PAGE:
The direct method is typical for larger businesses. With this method, you list out all your cash income and expenses for the given period. This means really digging into your financial records, and figuring out what was paid with cash and what wasn’t. It takes more time to do.
How to get cash flow statements
If you’ve already got balance sheets and income statements on hand, you can try to do the math yourself and create your own cash flow statement.
If you’d like to save time and energy, though, you have other options.
Use accounting software. It can usually generate cash flow statements for you. However, the statement won’t be accurate unless the info you’ve entered is, too. Prices vary for different software suites or cloud-based services.
Hire a bookkeeper. Charging $20 – 50 per hour, a bookkeeper will use your transaction history to generate cash flow statements—and other financial statements—for your business.
Let Bench do it for you. Your Bench team will do your bookkeeping monthly and create cash flow statements for you upon request, and you can view them in the Bench app. Starting at $95/month.
How to calculate your operating cash flow (OCF)
Cash flow statements are by far the most effective tool for analyzing your business’s cash flow. That being said, by calculating your OCF—also called cash flow from operations—you can quickly see how much cash you have to work with.
Simply put, you calculate OCF using the following formula:
OCF = Total Revenue – Operating Expenses
Let’s say we’re calculating cash flow for the prior month. Your total revenue is how much money has come into your bank account—via accounts receivable, direct sales, or a mixture of the two. Total revenue does not include money you make from investments. Your operating expenses are everything you’ve spent in order to keep your business running and produce your product or service.
Keep in mind that you’ll be going back and looking only at money that has actually come into or left your business. For instance, if you’ve marked an invoice “PAID” in your invoice tracking software, but you’re still waiting for the bank transfer to complete, you don’t include it in your total revenue.
Calculating OCF doesn’t just prevent you from overdrawing your bank account. Tracking it over time can also tell you whether it’s increasing or decreasing, and plan how to change that.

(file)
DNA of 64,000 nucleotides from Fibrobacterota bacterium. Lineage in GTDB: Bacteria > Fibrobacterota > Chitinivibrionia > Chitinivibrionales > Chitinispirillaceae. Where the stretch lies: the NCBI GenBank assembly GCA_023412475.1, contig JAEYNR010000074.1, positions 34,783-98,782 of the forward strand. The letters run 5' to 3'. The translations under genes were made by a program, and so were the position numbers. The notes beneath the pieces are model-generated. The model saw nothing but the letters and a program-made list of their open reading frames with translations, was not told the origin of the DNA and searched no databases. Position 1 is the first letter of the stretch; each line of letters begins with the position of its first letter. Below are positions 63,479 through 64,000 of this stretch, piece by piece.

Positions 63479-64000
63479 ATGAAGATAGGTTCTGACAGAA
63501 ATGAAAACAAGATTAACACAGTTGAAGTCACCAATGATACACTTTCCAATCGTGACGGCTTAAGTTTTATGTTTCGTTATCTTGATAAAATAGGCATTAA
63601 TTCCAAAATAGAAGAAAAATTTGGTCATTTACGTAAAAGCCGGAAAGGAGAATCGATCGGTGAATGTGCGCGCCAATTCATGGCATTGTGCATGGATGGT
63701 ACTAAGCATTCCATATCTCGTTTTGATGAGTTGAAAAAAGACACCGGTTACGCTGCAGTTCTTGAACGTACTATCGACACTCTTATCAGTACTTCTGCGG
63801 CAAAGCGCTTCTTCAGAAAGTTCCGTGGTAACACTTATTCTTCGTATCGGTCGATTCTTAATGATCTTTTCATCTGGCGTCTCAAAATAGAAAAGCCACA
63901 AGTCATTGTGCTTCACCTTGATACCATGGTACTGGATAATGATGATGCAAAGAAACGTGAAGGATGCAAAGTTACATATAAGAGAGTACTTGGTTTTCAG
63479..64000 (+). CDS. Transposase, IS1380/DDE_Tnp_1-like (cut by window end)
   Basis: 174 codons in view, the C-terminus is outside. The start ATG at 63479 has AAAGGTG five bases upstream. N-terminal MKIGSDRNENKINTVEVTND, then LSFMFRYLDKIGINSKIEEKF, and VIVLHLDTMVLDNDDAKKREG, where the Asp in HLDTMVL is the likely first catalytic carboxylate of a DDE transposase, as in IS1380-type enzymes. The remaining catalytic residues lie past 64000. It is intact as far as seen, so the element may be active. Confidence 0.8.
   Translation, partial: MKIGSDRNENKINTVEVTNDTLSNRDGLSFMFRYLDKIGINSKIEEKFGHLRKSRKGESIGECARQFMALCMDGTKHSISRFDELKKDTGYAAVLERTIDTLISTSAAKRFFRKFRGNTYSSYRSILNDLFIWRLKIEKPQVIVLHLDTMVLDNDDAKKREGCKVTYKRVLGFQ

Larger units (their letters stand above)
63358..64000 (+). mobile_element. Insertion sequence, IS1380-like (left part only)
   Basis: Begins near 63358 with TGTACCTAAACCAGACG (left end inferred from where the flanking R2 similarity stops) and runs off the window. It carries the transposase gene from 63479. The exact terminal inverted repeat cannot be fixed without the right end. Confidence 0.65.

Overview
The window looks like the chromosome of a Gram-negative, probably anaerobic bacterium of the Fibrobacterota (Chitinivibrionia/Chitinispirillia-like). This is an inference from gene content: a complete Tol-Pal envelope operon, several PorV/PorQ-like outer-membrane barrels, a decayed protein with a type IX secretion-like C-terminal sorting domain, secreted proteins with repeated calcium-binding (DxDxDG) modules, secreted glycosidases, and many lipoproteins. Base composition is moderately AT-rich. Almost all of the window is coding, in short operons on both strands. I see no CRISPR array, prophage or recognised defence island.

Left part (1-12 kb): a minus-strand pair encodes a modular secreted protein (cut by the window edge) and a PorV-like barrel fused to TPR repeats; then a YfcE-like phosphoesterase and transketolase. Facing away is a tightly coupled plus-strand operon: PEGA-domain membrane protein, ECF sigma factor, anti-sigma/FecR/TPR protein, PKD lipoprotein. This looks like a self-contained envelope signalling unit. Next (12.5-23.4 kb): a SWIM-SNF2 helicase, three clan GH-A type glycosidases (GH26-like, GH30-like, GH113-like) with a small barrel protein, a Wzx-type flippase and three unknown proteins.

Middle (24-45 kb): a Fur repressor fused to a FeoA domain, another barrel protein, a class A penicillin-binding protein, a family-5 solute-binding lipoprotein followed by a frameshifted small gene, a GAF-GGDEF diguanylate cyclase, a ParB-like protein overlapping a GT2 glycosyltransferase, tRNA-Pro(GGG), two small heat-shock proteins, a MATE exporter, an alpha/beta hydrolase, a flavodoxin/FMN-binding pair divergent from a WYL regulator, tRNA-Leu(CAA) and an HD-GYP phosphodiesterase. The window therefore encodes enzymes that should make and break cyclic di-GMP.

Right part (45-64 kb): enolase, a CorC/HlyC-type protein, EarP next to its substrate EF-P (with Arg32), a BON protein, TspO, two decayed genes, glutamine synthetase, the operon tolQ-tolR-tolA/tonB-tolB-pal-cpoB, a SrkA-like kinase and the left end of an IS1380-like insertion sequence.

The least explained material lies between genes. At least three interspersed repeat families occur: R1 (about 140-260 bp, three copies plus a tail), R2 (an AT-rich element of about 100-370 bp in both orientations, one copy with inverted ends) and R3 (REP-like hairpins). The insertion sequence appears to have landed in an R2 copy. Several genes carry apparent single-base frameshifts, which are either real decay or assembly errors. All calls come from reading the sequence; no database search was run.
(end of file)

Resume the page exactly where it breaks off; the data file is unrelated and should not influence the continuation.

Keep in mind that OCF won’t tell you specifically where your money is going to or coming from, like cash flow statements do.
Managing cash flow
Let’s go back to Tex and his mechanical bull rentals and servicing business. Tex has expanded to dominate the mechanical bull market in the state of Oregon—business is going well.
But Tex’s accountant, Pearl, has been on his case lately. Pearl says Tex needs to spend more time looking at his statements, instead of just throwing them in a filing cabinet. According to her, cash flow is the lifeblood of small businesses—and if Tex isn’t proactive about managing his cash flow, things could start to go south.
Here’s what Tex can do with his statements in order to manage cash flow.
Make sure there’s enough cash on hand
Tex’s cash flow statement for September doesn’t look so hot:
Even though net income for the month was decent, cash flow was low—just $1,000 to work with. How come?
Tex was feeling good—he invoiced clients for $8,000 (Increase in Accounts Receivable), so he knew money was on its way. Then, suddenly, there was an end-of-summer sale on novelty cowboy hats. Tex went a little crazy—he spent $7,000 (Increase in Inventory) on novelty hats, to include as prizes with his mechanical bull rentals.
Problem is, even if Tex has $7,000 worth of cowboy hats sitting in his garage, that’s $7,000 that no longer takes the form of cash. And even though he’s got $8,000 in Accounts Receivable, he hasn’t been paid yet. That’s why his cash flow for the month is a measly $1,000.
Luckily, Tex can look at his cash flow statement, see what’s up, and make changes in the future to ensure his cash flow is ample. For instance, he could refuse to let Accounts Receivable burn a hole in his pocket next time sequined Stetsons go on sale.
Tracking how you’ve spent your money
After the cowboy hat incident, Tex decides to do a little time travelling, and dig through some past cash flow statements.
His income statement for April shows lower revenue than usual, so he checks back at his cash flow statement for insight.
Now, Tex can see what happened. A big chunk of his cash flow—$7,000, out of a total cash flow of $13,000—came from Increase in Accounts Payable. Looking back at his transaction records, he sees he hired a bunch of contract workers to run mechanical bulls at a three-day “indoor rodeo” event.
It doesn’t seem like the event brought in much revenue, compared to the money Tex spent on contractors—so maybe next year, when the indoor rodeo comes to town, Tex will invest fewer resources.
Keeping an eye on accounts receivable
Tex is still a little obsessed about the cowboy hat incident in September, so he has another look at the cash flow statement.
That’s $8,000 tied up in Accounts Receivable—$8,000 Tex didn’t have on hand to buy novelty items for his inventory. Maybe the problem isn’t that Tex has an addiction to glittery cowboy hats—maybe it’s that his clients don’t pay him fast enough.
He looks back, and checks out Increase in Accounts Receivable for summer, his busy month.
Except for some especially time-sensitive clients who paid early in July, it seems like Tex spent a lot of his months waiting on money to land in his pocket. Now he knows he should take concrete steps to get paid faster.
Tracking debt payments
Tex’s cash flow statement includes the section Cash Flow from Financing, so he can see how much his debt is costing him every month in the form of *Notes payable. *
Notes payable for September was $2,000. Looking back to August, July, June, and May, he sees that Notes payable has stayed at a steady $2,000.
When Tex logs into his online banking, he can see that the minimum monthly payment on his small business loan is $1,500. So he’s only contributing an extra $500 per month to pay down his debt.